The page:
In line with market expectations, South Africa’s annual consumer price inflation (CPI) rose to 5% in September, up from 4.9% in August and 4.6% in July, Stats SA said on Wednesday.
Marietjie Bennett, the director for Price Statistics at the agency, said the increase shows a monthly change of 0.2% in the inflation rate index, making this the fifth consecutive month with annual inflation above the 4.5% midpoint of the SA Reserve Bank (Sars) monetary policy target range.
Bennett said fuel was a significant contributor to annual transport inflation and that, on average, fuel prices have increased by 19.9% over the past year.
“The price of inland 95-octane petrol reached an all-time high of R18.34 per litre in September 2021, biting into the pockets of motorists who were paying R15.18 per litre in September 2020 and R16.03 per litre in September 2019.”
“There is speculation in the press about further fuel price increases in November and that these might be substantial,” she said.
City Press reported on Tuesday that the increase in fuel prices had been noted as a concern for the global and South African economy, following higher averaged brent crude oil price at $82.5/bbl so far in October, up from roughly $75/bbl in September.
The Automobile Association on Monday warned of imminent fuel price hikes. The association said it did not expect global oil prices to ease off in the short-term because the northern hemisphere is entering the winter period.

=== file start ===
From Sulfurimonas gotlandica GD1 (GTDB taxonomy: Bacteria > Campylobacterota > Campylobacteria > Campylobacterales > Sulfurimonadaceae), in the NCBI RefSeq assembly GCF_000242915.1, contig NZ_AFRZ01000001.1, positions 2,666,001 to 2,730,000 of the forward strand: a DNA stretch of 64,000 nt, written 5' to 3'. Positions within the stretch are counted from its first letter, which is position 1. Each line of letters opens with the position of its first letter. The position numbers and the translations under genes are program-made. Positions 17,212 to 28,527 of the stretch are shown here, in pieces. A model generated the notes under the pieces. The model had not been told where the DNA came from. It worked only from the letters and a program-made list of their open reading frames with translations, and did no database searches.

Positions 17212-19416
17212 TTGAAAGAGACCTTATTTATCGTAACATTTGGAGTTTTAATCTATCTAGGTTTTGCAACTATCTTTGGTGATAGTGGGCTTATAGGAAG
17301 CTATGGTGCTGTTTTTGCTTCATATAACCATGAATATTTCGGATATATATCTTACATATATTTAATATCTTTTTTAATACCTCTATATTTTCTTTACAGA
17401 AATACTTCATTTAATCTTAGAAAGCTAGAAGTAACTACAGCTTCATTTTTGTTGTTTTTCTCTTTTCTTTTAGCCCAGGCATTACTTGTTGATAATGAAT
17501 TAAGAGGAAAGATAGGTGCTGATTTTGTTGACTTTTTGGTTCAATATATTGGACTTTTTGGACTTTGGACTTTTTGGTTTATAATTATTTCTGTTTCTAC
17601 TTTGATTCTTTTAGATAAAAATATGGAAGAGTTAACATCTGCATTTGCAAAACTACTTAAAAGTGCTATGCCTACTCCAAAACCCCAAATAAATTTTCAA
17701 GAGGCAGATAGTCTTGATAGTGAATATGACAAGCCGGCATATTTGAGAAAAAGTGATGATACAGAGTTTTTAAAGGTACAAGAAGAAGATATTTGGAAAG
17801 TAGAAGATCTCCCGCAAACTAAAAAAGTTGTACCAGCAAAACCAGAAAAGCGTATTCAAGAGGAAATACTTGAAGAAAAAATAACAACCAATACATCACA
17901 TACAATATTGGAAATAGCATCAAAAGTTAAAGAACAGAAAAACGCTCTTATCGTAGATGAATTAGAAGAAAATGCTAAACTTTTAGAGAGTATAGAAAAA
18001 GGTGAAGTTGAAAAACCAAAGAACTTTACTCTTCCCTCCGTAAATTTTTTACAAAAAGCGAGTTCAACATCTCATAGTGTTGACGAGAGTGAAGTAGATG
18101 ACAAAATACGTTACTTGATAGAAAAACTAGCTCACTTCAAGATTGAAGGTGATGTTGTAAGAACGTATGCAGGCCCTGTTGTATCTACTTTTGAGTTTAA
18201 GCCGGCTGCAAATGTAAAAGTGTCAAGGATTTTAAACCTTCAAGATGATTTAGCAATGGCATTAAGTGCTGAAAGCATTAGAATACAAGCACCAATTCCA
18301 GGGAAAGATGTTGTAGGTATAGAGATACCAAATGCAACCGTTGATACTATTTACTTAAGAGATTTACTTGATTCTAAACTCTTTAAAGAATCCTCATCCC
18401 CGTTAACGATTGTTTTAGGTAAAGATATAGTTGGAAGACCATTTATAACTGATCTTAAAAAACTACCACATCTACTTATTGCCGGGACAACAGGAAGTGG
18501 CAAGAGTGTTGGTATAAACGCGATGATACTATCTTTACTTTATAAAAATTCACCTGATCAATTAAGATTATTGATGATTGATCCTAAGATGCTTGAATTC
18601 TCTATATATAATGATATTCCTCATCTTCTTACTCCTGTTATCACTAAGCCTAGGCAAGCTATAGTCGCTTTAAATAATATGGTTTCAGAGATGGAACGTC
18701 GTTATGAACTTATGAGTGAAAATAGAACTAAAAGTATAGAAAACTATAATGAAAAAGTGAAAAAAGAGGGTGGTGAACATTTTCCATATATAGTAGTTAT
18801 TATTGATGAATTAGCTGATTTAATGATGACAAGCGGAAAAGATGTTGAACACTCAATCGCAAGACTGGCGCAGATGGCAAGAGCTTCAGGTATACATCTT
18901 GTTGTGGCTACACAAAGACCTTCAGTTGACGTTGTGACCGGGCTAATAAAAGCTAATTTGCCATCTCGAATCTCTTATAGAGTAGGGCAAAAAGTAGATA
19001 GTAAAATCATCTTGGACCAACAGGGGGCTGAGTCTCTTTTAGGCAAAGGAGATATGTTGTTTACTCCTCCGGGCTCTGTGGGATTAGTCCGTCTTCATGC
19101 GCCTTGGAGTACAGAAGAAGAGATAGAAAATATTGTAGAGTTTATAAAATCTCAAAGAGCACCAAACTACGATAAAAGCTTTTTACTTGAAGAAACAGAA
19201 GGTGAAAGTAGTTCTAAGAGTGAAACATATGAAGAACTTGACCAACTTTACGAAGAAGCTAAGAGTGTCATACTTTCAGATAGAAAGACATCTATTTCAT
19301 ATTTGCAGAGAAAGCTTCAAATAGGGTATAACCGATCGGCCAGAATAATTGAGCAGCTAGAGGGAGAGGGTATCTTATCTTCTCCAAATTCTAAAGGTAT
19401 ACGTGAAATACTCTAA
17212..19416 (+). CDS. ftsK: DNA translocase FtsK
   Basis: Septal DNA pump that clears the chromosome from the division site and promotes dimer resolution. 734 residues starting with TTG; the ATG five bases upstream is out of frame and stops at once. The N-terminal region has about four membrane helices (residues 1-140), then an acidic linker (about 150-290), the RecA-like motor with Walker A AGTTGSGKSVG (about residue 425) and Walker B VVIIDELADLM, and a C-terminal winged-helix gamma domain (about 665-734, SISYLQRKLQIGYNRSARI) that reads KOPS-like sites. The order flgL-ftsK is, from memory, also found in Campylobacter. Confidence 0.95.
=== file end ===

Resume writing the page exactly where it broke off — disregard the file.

The CPI release report also noted that transport, food and non-alcoholic beverages, as well as housing and utilities, were the main drivers behind the 5% annual rate in September.
Statistician-General Risenga Maluleke said food and non-alcoholic beverages increased by 6.6% year-on-year and contributed 1.1 percentage points to the total CPI annual rate of 5%.
Maluleke added that transport increased by 10.1% year-on-year and itself contributed 1.4 percentage points, while miscellaneous goods and services increased by 4.3% year-on-year, contributing 0.7 of a percentage point.
Housing and utilities increased by 4% year-on-year and contributed one percentage point.
The statistician general said even though the housing and utilities percentage increase falls within the Sars monetary policy target range of 3% to 6%, it is the highest annual increase since June 2020, when it was 4%.
Public transport prices also increased by 2.1% in September 2021, compared with August.
Speaking to the media, Bennett said the transport item was mainly underpinned by car rental prices that registered a monthly jump of 16.2%.
Other notable price changes include the annual inflation rate for restaurants and hotels at 3.2% in September, the highest since November 2019, when the rate was also 3.2%.